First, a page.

Film review: Priscilla

Sofia Coppola’s latest film shows how Elvis Presley’s courtship of the very young Priscilla locked her in a gilded cage that had little to do with love and a lot to do with his immature notion of what marriage should be.

Jan 18, 2024, updated Jan 18, 2024
Jacob Elordi as Elvis and Cailee Spaeny as Priscilla in director Sofia Coppola’s 'Priscilla'. Photo: supplied

Jacob Elordi as Elvis and Cailee Spaeny as Priscilla in director Sofia Coppola’s 'Priscilla'. Photo: supplied

The undercurrents in this toxic fairytale about the woman Elvis married are unexpectedly disturbing when looked at next to the rapturous global coverage of their wedding 50 years ago.

Perhaps that should come as no surprise. Sofia Coppola is an intriguing female director who 20 years ago exploded onto the scene with Lost in Translation, a film about the strange friendship between a young woman and an older man stranded in a Tokyo hotel. It was different, clever and a masterwork of eccentric attraction that tapped into the weirdness of Japanese nightlife.

It was always going to be interesting to see what the director could do with the story of another captive when the real Priscilla, 78, was standing by as executive producer, safeguarding her version of events.

The result is more stifled than most Coppola films but features typically great music (The Ramones, Brenda Lee), touching cultural insights, and the unknown yet impressive Cailee Spaeny as the frighteningly young Priscilla. Towering over her is Queensland heartthrob Jacob Elordi in what is more of a sketch of Elvis that Austin Butler’s obsessive reincarnation in Baz Luhrmann’s 2022 film, Elvis.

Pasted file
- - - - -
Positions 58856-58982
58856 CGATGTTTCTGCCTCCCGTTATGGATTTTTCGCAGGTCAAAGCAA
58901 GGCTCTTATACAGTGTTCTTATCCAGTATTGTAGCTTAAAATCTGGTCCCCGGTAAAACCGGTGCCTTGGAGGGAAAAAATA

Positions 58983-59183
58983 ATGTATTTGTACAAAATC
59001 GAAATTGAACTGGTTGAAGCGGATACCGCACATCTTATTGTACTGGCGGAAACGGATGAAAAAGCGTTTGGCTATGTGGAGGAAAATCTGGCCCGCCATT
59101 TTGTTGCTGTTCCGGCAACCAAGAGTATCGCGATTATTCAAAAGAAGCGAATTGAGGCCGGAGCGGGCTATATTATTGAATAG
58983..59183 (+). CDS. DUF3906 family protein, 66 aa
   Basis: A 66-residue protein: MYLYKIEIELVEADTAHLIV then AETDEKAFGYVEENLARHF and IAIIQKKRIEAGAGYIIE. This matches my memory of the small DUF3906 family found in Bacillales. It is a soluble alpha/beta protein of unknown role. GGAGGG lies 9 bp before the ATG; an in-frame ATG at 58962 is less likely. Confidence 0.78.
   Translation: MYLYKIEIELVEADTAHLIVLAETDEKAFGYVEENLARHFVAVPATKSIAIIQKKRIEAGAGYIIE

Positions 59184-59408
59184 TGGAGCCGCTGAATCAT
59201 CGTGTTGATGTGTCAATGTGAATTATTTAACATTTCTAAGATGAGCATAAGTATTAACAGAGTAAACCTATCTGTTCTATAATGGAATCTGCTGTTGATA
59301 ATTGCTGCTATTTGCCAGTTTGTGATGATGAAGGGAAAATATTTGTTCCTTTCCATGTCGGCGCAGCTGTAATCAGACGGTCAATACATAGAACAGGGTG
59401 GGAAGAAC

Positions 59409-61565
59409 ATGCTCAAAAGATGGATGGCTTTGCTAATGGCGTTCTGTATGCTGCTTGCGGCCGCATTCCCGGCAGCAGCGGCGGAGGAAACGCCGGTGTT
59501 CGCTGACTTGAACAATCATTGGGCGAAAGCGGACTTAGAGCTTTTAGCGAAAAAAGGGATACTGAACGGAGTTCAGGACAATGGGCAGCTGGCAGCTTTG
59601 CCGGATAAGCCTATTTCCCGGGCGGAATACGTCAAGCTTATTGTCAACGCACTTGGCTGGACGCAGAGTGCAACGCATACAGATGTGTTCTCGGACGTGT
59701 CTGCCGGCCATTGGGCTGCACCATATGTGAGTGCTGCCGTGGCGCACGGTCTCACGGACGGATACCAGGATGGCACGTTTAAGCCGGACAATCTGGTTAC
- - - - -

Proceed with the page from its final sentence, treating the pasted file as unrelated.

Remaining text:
At a German army base in 1959, 14-year-old Priscilla Beaulieu goes to a party and meets her idol. He is oddly taken with her and the upshot is that three years later he persuades her parents to let her come to Los Angeles and then stay at Graceland in Memphis. All this while she is still going to school.

It is all terribly chaste – this is Priscilla’s version, so let’s stick with that – but even so, it was horribly off. Her parents were initially reluctant but succumbed to the siren call of celebrity and the promise of first-class plane tickets. If this was Michael Jackson and Priscilla was a boy, it is unclear how things would have been different.

What emerges so powerfully under Coppola’s direction is that Elvis’s fixation with Priscilla arose from an utterly juvenile notion of what love between a man and woman should be. He was the unsophisticated product of the American south in the 1940s and 1950s, when housebound wives were at their husband’s beck and call. Never mind that he preferred real women with something to offer, like Ann-Margret and Nancy Sinatra, who he was seducing in Hollywood.

Priscilla waited, pathetically befriending the Graceland staff for company, then waving off Elvis and his entourage after another visit.

His incredible fame put him at the centre of a universe in which he was surrounded by sycophants who were slaves to his pleasure. He was answerable to no one. Priscilla wore the fussy, overly feminine clothes and heavy eye make-up that he chose, and her later preference for trousers and blouses, her hair flattened to near normal, was a marker of emancipation.

Priscilla’s story, which Coppola wrote from the memoir Elvis and Me and re-tells here, ends when she leaves Graceland with young Lisa Marie and, we assume, becomes her own woman.

But Elvis casts a long shadow and six decades later the real Priscilla is still defined by a relationship that, although she may not see it, bypassed anything like true love. Maybe this subversive truth is what Coppola wanted us to know.

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Priscilla is in cinemas now.

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